Hello Gluten Warriors!
My husband is a perpetually hungry vegan who is forced to live gluten-free because of yours-truly… but unlike me, he eats so much! Therefore, I am often resorting to food that it is filling (read: high in good fats), high in protein, and (as always) ideally cooked in one pot.
Enter: Mexican-inspired cuisine.
One of my go-to dishes is this super-satisfying Mexican nacho dish! It’s all vegan and gluten-free, but looks and tastes like the real deal! It’s a big dish and it doesn’t keep well (only for the amazing reason that it is a whole gloppy mess of deliciousness!), so bring in the hungry people! It also works really well as a party appetizer, as nachos are wont to do.
P.S. If you’d like something that can be eaten in smaller portions, try my Mexican Burrito Bowl recipe. It’s the demure counterpart to this unapologetically loud and beautiful one!
Now… back to your regularly-scheduled, luscious and abundant nachos recipe:
Vegan Mexican Nachos!
One-dish wonder with all essential macronutrients! All GF!
- About 100g or 2 cups of corn chips (please buy the gluten-free variety with as few ingredients as well, and as always, with corn, go organic!)
- 1 large sweet potato, cubed
- 1 onion or leek
- 1 large avocado
- 4 small tomatoes
- A small bunch of cilantro (if you’re into cilantro)
- Half a lime
- Half can of red or black beans
- 1 carrot, shredded
- Vegan cheese (optional) (Important: check for gluten-free variety)
- 3 tablespoons of vegan soy yoghurt (Important: check for gluten-free variety)
- 1 tablespoon of nutritional yeast (Important: check for gluten-free variety)
- 30g or so of tempeh or tofu, broken up into small pieces. You can also use mushrooms instead or in addition to the tempeh/tofu.
- 5 tablespoons of tomato sauce or tomato paste
- Olive oil
- Salt and pepper to taste
- Chilli powder to taste (optional)
1. First, we start with the starches! Grease a large baking dish with olive oil. Throw in the cubed sweet potato.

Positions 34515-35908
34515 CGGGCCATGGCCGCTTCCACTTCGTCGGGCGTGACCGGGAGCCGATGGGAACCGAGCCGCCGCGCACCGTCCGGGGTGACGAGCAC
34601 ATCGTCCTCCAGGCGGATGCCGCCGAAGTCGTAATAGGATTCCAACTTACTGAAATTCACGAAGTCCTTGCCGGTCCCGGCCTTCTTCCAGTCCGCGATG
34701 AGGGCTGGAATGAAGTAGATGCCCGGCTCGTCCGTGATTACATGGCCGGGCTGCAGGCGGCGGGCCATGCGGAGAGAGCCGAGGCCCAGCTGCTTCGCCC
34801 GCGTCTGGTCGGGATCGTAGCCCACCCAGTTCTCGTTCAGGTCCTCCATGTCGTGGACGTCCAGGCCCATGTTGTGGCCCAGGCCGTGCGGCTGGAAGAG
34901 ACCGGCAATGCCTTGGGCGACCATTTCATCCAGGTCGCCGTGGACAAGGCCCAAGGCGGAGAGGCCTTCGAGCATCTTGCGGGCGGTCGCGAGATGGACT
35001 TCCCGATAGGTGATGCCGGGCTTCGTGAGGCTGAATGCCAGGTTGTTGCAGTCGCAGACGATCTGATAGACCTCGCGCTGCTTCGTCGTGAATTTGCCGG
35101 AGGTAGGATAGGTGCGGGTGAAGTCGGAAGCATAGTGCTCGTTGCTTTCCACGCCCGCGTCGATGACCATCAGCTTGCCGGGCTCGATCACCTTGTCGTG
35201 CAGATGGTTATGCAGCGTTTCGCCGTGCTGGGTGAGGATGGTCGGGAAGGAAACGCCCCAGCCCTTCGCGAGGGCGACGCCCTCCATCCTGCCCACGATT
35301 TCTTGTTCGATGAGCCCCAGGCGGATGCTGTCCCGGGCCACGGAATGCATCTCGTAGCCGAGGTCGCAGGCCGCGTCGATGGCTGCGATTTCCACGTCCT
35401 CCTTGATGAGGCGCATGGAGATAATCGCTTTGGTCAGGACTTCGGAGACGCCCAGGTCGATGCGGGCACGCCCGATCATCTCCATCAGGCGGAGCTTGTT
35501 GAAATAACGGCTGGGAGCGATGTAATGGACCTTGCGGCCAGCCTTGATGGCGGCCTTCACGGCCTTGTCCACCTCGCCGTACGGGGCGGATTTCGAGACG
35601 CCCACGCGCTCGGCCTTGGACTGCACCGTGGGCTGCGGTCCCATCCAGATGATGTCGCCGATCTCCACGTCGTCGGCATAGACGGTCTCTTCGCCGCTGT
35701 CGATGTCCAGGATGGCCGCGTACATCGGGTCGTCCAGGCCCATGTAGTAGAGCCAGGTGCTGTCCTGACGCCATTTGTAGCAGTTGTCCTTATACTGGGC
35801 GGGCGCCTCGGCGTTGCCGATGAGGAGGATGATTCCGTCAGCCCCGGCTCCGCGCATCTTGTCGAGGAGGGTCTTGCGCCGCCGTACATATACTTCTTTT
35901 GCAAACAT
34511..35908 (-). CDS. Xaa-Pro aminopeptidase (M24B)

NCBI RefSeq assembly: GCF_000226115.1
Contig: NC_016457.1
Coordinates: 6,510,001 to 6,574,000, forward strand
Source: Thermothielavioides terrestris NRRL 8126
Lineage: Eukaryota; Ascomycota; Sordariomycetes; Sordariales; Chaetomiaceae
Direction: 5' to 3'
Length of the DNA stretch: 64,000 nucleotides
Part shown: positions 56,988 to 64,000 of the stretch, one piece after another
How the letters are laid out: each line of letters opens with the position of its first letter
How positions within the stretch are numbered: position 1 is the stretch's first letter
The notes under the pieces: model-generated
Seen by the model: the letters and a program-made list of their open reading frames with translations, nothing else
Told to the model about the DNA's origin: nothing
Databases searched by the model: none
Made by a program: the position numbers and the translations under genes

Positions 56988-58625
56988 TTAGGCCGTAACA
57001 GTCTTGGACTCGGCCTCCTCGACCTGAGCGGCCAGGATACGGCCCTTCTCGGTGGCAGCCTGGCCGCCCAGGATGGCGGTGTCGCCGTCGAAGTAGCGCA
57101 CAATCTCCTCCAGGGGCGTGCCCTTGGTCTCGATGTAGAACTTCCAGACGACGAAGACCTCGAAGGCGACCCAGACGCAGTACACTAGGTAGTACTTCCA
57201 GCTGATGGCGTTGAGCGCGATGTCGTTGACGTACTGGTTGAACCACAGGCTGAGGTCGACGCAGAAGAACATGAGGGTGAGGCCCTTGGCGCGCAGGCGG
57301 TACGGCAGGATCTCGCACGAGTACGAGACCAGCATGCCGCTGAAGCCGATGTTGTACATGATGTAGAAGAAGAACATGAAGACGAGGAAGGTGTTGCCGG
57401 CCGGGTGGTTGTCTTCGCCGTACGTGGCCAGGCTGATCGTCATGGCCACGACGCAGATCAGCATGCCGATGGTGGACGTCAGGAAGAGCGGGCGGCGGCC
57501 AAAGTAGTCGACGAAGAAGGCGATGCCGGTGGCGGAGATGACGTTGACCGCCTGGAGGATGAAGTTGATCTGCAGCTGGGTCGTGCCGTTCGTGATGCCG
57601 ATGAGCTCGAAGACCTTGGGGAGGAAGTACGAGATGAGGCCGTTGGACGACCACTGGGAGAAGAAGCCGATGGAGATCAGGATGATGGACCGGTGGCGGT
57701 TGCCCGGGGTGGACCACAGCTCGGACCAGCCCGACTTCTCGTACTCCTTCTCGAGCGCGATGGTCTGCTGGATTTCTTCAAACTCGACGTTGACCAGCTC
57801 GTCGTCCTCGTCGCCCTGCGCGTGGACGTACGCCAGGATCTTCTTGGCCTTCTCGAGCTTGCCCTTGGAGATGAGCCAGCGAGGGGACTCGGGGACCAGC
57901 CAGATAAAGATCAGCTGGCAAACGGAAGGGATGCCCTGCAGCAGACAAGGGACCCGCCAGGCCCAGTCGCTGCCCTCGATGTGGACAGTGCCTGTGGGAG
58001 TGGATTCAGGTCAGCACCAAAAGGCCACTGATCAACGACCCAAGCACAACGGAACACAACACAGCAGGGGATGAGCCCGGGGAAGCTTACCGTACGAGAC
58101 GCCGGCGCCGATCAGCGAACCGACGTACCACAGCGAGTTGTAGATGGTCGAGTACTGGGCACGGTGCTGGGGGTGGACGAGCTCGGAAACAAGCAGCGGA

2. Cut up onion or leeks in thin slices, and mix in with the cubed potatoes. Drizzle in olive oil, salt and pepper.
3. Bake in oven for 20 mins at 180 degrees Celsius.
4. In the meantime, saute the tempeh/tofu/mushrooms in a small pan, and add the tomato sauce. Depending on your taste, you can add salt, pepper, cilantro, and/or chilli to the mix. I like mine spicy (but you knew that!). This is our vegan chili con carne.
5. Also in the meantime, let’s make the guacamole! Now this is easy to do, but the trick to amazingness is in finding the right avocados! I prefer Hass over the other 17 kinds! You’ll want ones that are ever-so-slightly soft on the outside, and have tips (I call them “belly buttons”) that break off easily, revealing a light green inside. So slice open a perfectly ripe avocado, remove the seed (there’s an easy way to do it – Google!), and scoop out the insides into a bowl. To that bowl, add the diced tomatoes, the juice of half a lime, a teaspoon of salt, some pepper to taste, chopped cilantro if you like it. Mix, mix, mix!
6. Now, take your dish out of the oven and assemble the rest of the nacho extravaganza! First, give the sweet potatoes a toss to ensure the seasoning is evenly coating those succulent little cubes! Next, layer of half can of beans on top of the baked sweet potatoes. Third, stick the corn chips all over the dish, ideally at an angle, so that it is not completely covered with the beans. Sprinkle with vegan cheese if you are going to use it. In general, I avoid processed food, even when it is vegan… and this dish doesn’t even really need it. Put the whole thing back into the oven for a quick 5-minute heat up!